Can green hydrogen help to significantly reduce the mining industry's carbon footprint? Yes, because it can be used as a fuel for heavy-duty vehicles, an energy source for generating "hydrogen electricity" to power production processes, and a raw material for making explosives. It has caught the interest of the mining industry for all these reasons, and ENGIE is strategically placed to advise and support industry players. Here we explain all, with a focus on some ongoing projects.
Metals play a vital role in the energy transition. They are used in wind turbine blades, solar panels, and electric car batteries, not to mention mass-market electronic goods. The boom in renewable energy sources and battery-powered devices is boosting global metal consumption. For the mining industry, this means rising demand. Which is why the sector wants to shift to sustainable and carbon-free processes, to support the energy transition in a legitimate way.
Today, the mining industry aims to use green hydrogen as a carbon-free fuel for its heavy-duty vehicles, such as mining haul trucks and trains. Which isn't surprising when you consider that a single truck consumes 3,000 litres of diesel a day, and that there are almost 50,000 of them operating worldwide.
But the appeal of green hydrogen for mining companies goes beyond the promise of carbon-free mobility. In fact, Koen Langie, Senior Hydrogen Developer and Head of Mining Program at ENGIE, believes "it will boost productivity in the sector because hydrogen fuel cell technology is more reliable than that of combustion engines for intensive, 24/7 use."
Hydrogen's impact is potentially much greater. Stored locally and used as and when it is needed, this gas opens up the realm of possibility: electricity made from it can be used to power mineral-based production processes, generate high-quality heat, etc. And, as a raw material, green hydrogen can help to make "decarbonised" explosives, which can then be used in mining operations.
So, hydrogen can help to improve mining sites' energy autonomy. Producing hydrogen on or close to mines is therefore a key determining factor for an industry that often operates in remote places, in countries with good access to renewable energy, such as solar power in Chile, China, Mexico, Australia, South Africa, etc.
The big mining companies and other players in the value chain are currently running pilot projects all over the world. Our Group acts as a catalyst by driving these new solutions on to the market.
Practically speaking, this means designing the right hydrogen fuel cells and hydrogen tanks for heavy-duty vehicles. Another important factor is the introduction of efficient green hydrogen supply networks, to make production costs competitive in comparison with fossil fuels.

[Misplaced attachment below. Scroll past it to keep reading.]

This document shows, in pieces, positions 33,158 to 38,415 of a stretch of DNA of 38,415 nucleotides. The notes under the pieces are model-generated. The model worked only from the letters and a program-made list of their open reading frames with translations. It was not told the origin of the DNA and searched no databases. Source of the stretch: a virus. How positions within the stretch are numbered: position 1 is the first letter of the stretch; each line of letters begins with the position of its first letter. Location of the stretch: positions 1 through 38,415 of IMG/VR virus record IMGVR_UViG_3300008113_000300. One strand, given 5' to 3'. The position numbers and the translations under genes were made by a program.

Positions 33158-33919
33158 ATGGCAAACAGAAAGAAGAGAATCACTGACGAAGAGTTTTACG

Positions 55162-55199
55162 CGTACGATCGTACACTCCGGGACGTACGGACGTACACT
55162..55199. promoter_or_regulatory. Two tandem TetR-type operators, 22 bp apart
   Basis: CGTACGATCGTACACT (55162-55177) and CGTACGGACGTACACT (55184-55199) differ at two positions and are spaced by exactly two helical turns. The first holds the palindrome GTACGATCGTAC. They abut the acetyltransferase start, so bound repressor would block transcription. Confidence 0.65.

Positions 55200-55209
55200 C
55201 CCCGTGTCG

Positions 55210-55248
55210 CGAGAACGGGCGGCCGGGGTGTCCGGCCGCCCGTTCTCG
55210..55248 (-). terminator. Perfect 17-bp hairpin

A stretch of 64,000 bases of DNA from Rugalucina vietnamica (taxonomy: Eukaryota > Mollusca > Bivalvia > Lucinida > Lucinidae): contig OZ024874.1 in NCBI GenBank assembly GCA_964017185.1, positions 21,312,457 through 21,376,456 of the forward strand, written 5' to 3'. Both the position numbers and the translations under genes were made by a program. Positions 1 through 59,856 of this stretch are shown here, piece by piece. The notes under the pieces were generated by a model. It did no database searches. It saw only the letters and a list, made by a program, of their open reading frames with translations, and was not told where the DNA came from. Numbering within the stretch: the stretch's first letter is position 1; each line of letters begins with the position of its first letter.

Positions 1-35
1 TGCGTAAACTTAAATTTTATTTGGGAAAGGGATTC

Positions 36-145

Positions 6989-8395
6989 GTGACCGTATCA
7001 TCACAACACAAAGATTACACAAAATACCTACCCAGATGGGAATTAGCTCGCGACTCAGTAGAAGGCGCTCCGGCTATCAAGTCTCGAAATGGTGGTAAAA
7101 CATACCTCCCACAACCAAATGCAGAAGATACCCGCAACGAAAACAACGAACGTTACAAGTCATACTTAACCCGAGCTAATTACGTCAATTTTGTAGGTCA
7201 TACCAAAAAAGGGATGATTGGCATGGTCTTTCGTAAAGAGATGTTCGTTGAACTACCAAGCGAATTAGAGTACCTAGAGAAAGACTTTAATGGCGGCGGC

Koen Langie expects a hydrogen-powered mining haul truck to be rolled out sometime this decade: "The main challenge lies in getting the technology integrated in the vehicle, ensuring manufacturers adapt their platforms to take on this new type of engine and, ultimately, deliver mining haul trucks with built-in hydrogen fuel cells. I would say we will be able to start offering this solution to mining companies between 2025 and 2030.”
Since 2020, we have been working with Anglo American to develop the first mining haul truck powered by hydrogen (300 tonnes) and will supply hydrogen generation solutions using solar power generated at the mining site. A testing and validation programme will be conducted at Anglo American's Mogalakwena Platinum Group Metals in South Africa, before rollout to the company's other mines.
In Chile, we are running the Hydra project in a consortium with the Australian company Mining3, Mitsui & Co Inc, Thiess, Ballard Power Systems, Hexagon Purus, Reborn Electric Motors, and with the financial support of the Chilean Economic Development Agency. We are co-developing the prototype of a mining haul train powered by 100-200kW hydrogen fuel cells, to completely replace diesel. The aim is to test the prototype in situ, in particular conditions - high altitude - to assess its performance. Launched in 2021, the project will play a decisive role in setting international standards for hydrogen use in mining trains.
In September 2021, we joined forces with Liebherr. By combining our expertise with that of one of the world's largest construction and mining equipment manufacturers, we will be assessing hydrogen and hydrogen-derived fuels to decarbonise mining equipment. The aim is to offer carbon-neutral hydrogen solutions for the entire logistics chain.